How to tell if you have a "Slow" Lane
 gpraceman
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How to tell if you have a "Slow" Lane
Ever wonder if you truly have a "slow" or "fast" lane? Just looking at average times and standard deviations for each lane may not really indicate if there is something that needs to be addressed with the track. If you really want to know if the difference between two sets of data (e.g. Fast Lane vs. Slow Lane) has a "statistically significant" difference, then there are a couple of statistical tests that can be performed.
tTest  Comparison of averages of two data sets
http://en.wikipedia.org/wiki/Ttest
FTest  Comparison of standard deviations of two data sets
http://en.wikipedia.org/wiki/Ftest
For those of you with your heads spinning already, you can use this simple spreadsheet to perform the two tests.
http://www.asq.org/sixsigma/toolsexcha ... ftest.xls
For best results, use data on the faster cars, since slower cars can have a great deal of variation due to car issues (as opposed to track issues) and will skew the data.
tTest  Comparison of averages of two data sets
http://en.wikipedia.org/wiki/Ttest
FTest  Comparison of standard deviations of two data sets
http://en.wikipedia.org/wiki/Ftest
For those of you with your heads spinning already, you can use this simple spreadsheet to perform the two tests.
http://www.asq.org/sixsigma/toolsexcha ... ftest.xls
For best results, use data on the faster cars, since slower cars can have a great deal of variation due to car issues (as opposed to track issues) and will skew the data.
Last edited by gpraceman on Thu Feb 15, 2007 11:35 am, edited 3 times in total.
Randy Lisano
Romans 5:8
Awana Grand Prix and Pinewood Derby racing  Where a child, an adult and a small block of wood combine for a lot of fun and memories.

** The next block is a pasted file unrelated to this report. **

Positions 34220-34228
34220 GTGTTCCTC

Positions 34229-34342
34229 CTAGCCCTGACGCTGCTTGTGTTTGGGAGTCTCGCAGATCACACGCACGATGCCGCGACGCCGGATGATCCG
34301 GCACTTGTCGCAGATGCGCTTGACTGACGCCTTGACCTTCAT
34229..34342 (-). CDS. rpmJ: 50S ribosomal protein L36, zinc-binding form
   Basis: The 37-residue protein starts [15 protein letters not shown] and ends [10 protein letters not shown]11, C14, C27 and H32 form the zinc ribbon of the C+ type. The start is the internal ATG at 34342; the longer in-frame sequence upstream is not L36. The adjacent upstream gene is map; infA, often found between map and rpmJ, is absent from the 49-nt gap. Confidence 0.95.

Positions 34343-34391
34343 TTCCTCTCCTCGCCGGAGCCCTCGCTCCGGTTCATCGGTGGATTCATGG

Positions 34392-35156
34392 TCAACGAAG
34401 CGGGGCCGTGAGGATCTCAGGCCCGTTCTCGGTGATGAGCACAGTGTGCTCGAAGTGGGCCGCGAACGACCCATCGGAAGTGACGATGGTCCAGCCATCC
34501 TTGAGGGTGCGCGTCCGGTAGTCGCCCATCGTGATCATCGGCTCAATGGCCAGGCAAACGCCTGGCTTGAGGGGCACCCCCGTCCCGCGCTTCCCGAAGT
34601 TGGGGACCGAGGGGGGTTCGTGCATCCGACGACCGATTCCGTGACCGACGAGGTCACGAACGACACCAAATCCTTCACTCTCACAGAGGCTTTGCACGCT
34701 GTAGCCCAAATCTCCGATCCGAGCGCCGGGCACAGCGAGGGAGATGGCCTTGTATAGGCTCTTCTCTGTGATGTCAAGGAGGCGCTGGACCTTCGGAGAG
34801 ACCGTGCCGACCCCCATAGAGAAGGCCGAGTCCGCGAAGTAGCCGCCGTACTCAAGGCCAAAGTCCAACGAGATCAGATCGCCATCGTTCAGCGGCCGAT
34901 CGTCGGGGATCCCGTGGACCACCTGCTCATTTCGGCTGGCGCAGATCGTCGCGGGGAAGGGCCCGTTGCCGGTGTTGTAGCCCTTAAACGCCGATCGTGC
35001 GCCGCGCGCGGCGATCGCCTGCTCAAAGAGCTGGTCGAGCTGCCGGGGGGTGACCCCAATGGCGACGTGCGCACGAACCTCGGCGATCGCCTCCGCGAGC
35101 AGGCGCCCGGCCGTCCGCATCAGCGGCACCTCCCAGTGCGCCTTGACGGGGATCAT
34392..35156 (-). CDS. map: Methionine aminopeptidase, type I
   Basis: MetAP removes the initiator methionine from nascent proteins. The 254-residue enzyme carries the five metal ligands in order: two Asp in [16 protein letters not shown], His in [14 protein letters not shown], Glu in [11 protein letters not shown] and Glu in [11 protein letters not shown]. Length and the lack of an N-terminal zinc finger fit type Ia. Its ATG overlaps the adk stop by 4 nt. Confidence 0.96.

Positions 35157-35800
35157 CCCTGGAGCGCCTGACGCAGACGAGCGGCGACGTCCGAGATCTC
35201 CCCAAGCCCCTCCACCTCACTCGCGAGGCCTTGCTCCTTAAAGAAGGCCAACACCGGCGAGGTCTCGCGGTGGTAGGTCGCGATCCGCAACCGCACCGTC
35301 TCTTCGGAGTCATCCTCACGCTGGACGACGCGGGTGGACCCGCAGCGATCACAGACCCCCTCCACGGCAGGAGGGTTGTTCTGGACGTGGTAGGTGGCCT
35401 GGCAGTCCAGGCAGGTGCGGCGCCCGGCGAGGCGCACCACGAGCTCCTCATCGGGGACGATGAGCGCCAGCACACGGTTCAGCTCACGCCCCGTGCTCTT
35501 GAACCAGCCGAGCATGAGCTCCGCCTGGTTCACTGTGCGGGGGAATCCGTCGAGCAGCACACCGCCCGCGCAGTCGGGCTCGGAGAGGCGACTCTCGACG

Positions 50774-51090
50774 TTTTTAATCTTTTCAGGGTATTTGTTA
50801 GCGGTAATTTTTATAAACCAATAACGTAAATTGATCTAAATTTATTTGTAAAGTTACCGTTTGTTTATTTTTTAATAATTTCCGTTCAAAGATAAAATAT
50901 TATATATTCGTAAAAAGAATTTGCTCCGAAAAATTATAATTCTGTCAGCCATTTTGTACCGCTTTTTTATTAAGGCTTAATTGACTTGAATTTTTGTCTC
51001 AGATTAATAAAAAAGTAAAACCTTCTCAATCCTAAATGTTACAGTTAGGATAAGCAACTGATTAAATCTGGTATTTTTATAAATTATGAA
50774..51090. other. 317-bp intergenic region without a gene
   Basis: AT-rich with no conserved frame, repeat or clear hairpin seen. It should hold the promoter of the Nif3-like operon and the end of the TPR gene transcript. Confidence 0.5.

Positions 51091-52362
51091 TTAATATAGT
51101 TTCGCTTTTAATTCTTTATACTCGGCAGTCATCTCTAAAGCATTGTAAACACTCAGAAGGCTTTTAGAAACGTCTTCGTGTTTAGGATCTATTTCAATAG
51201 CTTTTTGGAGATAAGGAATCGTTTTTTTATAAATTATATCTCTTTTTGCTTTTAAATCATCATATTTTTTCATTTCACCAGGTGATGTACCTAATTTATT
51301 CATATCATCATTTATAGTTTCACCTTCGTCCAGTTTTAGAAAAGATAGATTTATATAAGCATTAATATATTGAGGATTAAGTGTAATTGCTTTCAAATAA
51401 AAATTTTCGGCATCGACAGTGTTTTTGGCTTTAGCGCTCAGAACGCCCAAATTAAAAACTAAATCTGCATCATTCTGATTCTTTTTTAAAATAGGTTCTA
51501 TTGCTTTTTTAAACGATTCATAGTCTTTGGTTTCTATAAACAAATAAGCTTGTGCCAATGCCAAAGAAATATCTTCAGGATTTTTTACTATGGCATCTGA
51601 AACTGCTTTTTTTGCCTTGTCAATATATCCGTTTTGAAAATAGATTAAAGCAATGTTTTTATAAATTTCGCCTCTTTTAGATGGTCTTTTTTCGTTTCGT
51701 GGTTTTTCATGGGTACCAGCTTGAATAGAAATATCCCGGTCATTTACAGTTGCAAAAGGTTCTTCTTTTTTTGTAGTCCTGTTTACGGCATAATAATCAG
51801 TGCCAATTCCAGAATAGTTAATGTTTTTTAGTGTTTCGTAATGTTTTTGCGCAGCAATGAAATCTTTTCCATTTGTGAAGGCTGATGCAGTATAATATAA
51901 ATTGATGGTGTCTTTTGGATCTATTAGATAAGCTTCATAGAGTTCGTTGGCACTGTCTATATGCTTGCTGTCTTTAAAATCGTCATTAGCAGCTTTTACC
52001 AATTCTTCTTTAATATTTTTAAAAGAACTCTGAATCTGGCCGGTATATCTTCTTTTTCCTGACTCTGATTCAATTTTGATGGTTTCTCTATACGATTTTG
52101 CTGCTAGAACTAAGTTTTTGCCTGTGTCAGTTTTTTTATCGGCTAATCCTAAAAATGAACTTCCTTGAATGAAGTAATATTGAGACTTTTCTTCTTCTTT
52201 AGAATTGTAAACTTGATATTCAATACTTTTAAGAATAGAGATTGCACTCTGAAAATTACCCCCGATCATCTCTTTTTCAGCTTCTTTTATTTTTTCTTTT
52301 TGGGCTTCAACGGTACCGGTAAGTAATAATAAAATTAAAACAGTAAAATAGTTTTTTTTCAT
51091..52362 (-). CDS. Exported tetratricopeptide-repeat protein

Romans 5:8
Awana Grand Prix and Pinewood Derby racing  Where a child, an adult and a small block of wood combine for a lot of fun and memories.

 Pine Head
 Posts: 66
 Joined: Tue Oct 11, 2005 9:18 pm
Re: How to tell if you have a "Slow" Lane
I knew I shouldn't have gotten into this thread.... Now my head is starting to leak.
Must... find... more..... duct..... tape.........
Must... find... more..... duct..... tape.........
*****************************
Richard Sava
Cubmaster, Pack 241
Deltona, FL
*****************************
Any day racing PWD is a good day but winning makes a better good day!
Richard Sava
Cubmaster, Pack 241
Deltona, FL
*****************************
Any day racing PWD is a good day but winning makes a better good day!
 BigDozer66
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 Location: Lufkin, Texas USA
Re: How to tell if you have a "Slow" Lane
I am just 'tagging' this for the great ideas once the track gets here!
Lynn
Lynn
"one Nation under God, indivisible, with liberty and justice for all."
Cubmaster and AWANA Game Director
Cubmaster and AWANA Game Director
 gpraceman
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Re: How to tell if you have a "Slow" Lane
That is why I like the spreadsheet. Just plug in your raw data and it tells you if there is truly a significant difference in the averages and standard deviations. It even has included instructions.DerbyAddict wrote:I knew I shouldn't have gotten into this thread.... Now my head is starting to leak.
Must... find... more..... duct..... tape.........
Though, if there is a significant difference, it is up to you to determine the "why" by closely examining the track and addressing any issues.
Randy Lisano
Romans 5:8
Awana Grand Prix and Pinewood Derby racing  Where a child, an adult and a small block of wood combine for a lot of fun and memories.
Romans 5:8
Awana Grand Prix and Pinewood Derby racing  Where a child, an adult and a small block of wood combine for a lot of fun and memories.
Re: How to tell if you have a "Slow" Lane
I used the spreadsheet on our track times and did not find any significant difference in the standard deviations.
The spread sheet is helpful.
Thanks
The spread sheet is helpful.
Thanks
 gpraceman
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Re: How to tell if you have a "Slow" Lane
How were the averages? Standard deviations are only half of the picture.tmbnorm wrote:I used the spreadsheet on our track times and did not find any significant difference in the standard deviations.
Randy Lisano
Romans 5:8
Awana Grand Prix and Pinewood Derby racing  Where a child, an adult and a small block of wood combine for a lot of fun and memories.
Romans 5:8
Awana Grand Prix and Pinewood Derby racing  Where a child, an adult and a small block of wood combine for a lot of fun and memories.
 Stan Pope
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Re: How to tell if you have a "Slow" Lane